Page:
How does a guy like Richard Branson, become a guy like Sir Richard Branson. He frequently mentions his biggest influences; his mum, father, English airline entrepreneur Sir Freddie Laker, and Nelson Mandela. But, did you know Sir Richard Branson also cites another foundational influence, his Great Uncle Jim.
The story – part of a LinkedIn series on mentors – is a perfect example of how an uncle who doesn’t have the everyday influence of a parent can still play a critical part in the way a young person thinks and feels about the world. According to Branson, his great uncle Jim “didn’t have such a personal impact upon my life, but had a huge effect on the way I think about the world.”
Branson tells about how Uncle Jim served in the Army in World War II and made a questionable reputation for himself by eating grass, apparently liking it, and thinking it was good for your health too. In fact, a picture in a local newspaper at the time showed uncle Jim… “with his nosebag in hand, eating the hay he had grown in tubs in his bathroom.”
Remember, this was the 1940’s Britain – long before kale and wheatgrass sipping Californians, and genteel man-bun adorned kombucha aficionados in Brooklyn. Today, we’d have captured a video clip of Uncle Jim on our phone, post it, and get him trending, grab some thumbs up, some likes, and maybe some shares. But that’s today. This, let’s just say, was a much more serious time. Men were men, not grass eaters.
Well, everyone but Uncle Jim.
Obviously, Uncle Jim was teased. But so was and Branson father for his connection to Uncle Jim, “You must be Jim Branson’s son! Here have some grass! You’re a sprightly looking colt. When are they going to geld you?” This comes off pretty harmless in the LinkedIn recounting of it, but it’s not difficult to imagine that the teasing and ridicule was real. Gelded? Really!
What these ridiculers didn’t know was that Uncle Jim was working with a special secret regiment designed to travel light, live off the land, and eat “grass and nuts” behind enemy lines! “After that,” according to Branson, “Dad was more than happy to let the connection be known.”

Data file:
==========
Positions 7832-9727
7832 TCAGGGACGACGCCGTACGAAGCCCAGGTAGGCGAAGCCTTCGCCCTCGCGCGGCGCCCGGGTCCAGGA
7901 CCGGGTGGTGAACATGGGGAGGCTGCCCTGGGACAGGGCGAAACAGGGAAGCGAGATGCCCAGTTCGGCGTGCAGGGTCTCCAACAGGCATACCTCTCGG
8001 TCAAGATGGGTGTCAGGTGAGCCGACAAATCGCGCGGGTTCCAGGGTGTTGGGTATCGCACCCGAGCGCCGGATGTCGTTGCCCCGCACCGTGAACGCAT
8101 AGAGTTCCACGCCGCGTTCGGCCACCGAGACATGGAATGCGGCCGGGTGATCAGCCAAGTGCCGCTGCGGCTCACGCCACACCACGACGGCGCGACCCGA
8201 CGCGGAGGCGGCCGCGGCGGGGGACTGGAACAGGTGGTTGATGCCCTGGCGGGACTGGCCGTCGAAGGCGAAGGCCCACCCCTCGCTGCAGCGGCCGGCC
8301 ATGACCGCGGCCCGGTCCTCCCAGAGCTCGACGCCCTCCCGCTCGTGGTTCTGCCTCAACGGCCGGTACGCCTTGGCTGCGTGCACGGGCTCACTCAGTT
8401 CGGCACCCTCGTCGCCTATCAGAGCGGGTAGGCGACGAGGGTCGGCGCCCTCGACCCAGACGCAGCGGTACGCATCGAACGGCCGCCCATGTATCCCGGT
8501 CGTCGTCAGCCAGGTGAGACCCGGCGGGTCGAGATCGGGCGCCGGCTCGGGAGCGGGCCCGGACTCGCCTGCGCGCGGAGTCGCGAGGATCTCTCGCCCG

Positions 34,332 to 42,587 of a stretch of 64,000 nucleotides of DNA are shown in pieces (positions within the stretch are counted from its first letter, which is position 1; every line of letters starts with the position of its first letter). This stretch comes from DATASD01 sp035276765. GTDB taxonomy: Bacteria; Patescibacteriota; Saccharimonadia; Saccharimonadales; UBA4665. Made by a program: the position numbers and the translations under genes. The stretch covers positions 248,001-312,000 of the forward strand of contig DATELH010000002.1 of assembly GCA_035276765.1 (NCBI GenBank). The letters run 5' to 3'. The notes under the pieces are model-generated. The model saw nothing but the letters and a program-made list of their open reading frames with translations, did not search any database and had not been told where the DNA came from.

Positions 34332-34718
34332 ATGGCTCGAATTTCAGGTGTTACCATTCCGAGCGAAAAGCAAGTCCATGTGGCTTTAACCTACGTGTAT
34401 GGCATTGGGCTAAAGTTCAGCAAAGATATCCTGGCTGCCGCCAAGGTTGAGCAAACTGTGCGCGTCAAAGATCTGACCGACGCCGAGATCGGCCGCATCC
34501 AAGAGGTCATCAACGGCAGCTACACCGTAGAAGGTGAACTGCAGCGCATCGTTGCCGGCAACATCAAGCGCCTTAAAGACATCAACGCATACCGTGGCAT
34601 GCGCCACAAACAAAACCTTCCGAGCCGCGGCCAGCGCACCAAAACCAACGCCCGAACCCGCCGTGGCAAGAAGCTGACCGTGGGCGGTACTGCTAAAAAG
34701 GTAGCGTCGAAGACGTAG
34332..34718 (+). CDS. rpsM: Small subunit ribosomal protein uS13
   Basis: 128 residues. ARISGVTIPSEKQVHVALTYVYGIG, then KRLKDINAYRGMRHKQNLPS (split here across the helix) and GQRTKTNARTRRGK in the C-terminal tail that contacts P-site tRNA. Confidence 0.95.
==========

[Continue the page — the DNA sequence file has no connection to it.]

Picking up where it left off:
It’s a fun and funny story, but with serious implications not just for the war effort but for the enduring lesson it taught his young great nephew, “Uncle Jim had also set me a quite wonderful example. Whenever everybody else thinks your idea is absolutely barmy, it could actually prove to be a stroke of genius…Uncle Jim’s example was simply that it is sometimes OK to take the path less traveled.”
Branson continues “There have been countless occasions in my business career where everyone has urged me to make one decision, and I have gone in the opposite direction – from setting up Virgin Atlantic to fighting to get Virgin Trains West Coast back on track, from signing The Sex Pistols to launching Virgin Brides. Not every move has worked, but that’s part of the fun and the best way to learn.”
How far did the ripples of Uncle Jim carom into Branson’s impressive and uncle-inspired life? Perhaps all the way into his nephew’s lifelong campaign to say goodbye to the tie, “I often carry a pair of scissors with me, ready to cut off the tie of any unsuspecting wearer…I remain convinced that ties only exist because managers, after spending years being forced to wear ties by their bosses, decide to force the next generation to do the same. They subtly encourage conformity. Most people in business dress the same and that contributes to them acting the same. Wearing a tie really can restrict new ideas and innovative thoughts – not to mention breath!”
Uncles, whether they’re around everyday or only sporadically, be they grass-eating oddballs or of a more normal variety, can have significant and long lasting influence. These unique “Un-parents” bestow a special kind of impact that most may not even be aware exists. Each uncle, in their own special way, has the opportunity to shape their families and society, endowing a legacy with a richness frequently inaccessible through the parent-child-only, traditional lineage.